Strong opinion against zero deposit interest rate

(SGI) - There is strong opinion against reducing the Vietnam dong deposit interest rate to zero percent as proposed by VAFI, and is also being seen as a rigid administrative tool that could possibly lead to serious consequences for the market. 
Illustrative photo.
Illustrative photo.

In a talk with Saigon Investment, Mr. Truong Thanh Duc, Director of the ANVI Law Firm, said that businesses in particular and the economy in general, are facing severe difficulties because of the raging and ongoing Covid-19 pandemic, hence the current proposal to reduce interest rate needs deeper analysis.

JOURNALIST: - Sir, what are your thoughts on the recent proposal by VAFI?

Mr. TRUONG THANH DUC: - I think this is a proposal that lacks a scientific basis. The bank interest rate is based on the average rate of profit of the economy. It is the most typical principle that the market has gone through for a long time in millions of transactions and millions of customers. This also explains why there are times when interest rates are high and sometimes they are low, and why there are times when interest rates change because that is the market demand.

In the Vietnamese market, more than a decade ago, interest rates were extremely high, and we needed to reduce interest rates through many instrumental measures to regulate the market. For instance, right now if interest rates drop a lot, it will be very difficult to use tools to force interest rates to rise again. This is determined by the market.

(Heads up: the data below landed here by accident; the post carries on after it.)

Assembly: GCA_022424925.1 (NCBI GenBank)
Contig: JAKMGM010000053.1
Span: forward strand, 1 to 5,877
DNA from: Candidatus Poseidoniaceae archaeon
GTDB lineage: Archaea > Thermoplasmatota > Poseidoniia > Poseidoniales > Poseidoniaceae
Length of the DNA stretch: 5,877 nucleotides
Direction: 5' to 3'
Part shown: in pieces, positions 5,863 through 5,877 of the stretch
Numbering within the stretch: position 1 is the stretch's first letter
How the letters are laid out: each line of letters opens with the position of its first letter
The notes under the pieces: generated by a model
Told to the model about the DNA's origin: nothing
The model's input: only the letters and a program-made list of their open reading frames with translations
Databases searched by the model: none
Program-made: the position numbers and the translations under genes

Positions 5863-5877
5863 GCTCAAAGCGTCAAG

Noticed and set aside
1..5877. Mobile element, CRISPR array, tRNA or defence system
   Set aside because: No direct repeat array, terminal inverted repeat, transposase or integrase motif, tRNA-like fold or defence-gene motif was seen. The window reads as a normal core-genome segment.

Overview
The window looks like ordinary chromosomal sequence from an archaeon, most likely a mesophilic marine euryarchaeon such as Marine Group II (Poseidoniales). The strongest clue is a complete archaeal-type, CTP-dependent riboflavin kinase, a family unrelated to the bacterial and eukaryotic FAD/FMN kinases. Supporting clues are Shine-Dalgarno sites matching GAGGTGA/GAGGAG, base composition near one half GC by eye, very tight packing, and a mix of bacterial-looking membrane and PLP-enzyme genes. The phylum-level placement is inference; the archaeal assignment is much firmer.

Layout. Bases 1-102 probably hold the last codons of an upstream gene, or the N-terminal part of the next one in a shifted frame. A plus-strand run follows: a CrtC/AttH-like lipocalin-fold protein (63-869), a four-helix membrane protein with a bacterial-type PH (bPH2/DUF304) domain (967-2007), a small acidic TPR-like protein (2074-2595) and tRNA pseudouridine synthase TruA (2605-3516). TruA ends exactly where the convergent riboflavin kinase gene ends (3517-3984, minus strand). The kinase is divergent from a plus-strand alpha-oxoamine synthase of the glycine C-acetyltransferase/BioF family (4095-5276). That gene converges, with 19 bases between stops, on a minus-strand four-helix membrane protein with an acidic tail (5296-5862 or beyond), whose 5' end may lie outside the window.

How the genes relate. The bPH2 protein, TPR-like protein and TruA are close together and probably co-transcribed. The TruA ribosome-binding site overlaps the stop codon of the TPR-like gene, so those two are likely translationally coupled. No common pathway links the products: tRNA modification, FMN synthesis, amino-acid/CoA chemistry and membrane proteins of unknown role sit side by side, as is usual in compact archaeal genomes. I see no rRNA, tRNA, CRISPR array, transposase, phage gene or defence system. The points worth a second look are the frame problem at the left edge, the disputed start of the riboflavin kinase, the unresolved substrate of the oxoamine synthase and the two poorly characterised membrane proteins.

When we borrow foreign currency, the loan interest rate is higher than the market rate. That is the element of risk assessment. Vietnamese market is risky, so there can never be a zero percent deposit interest rate. Of course, this will not mean that the market is completely free, but sometimes it still requires consideration of macroeconomic factors, the regulatory role of the State, and may still require some intervention to further reduce or raise interest rates. However, this absolutely cannot be imposed by extreme administrative tools, similar to the mistakes made in the past.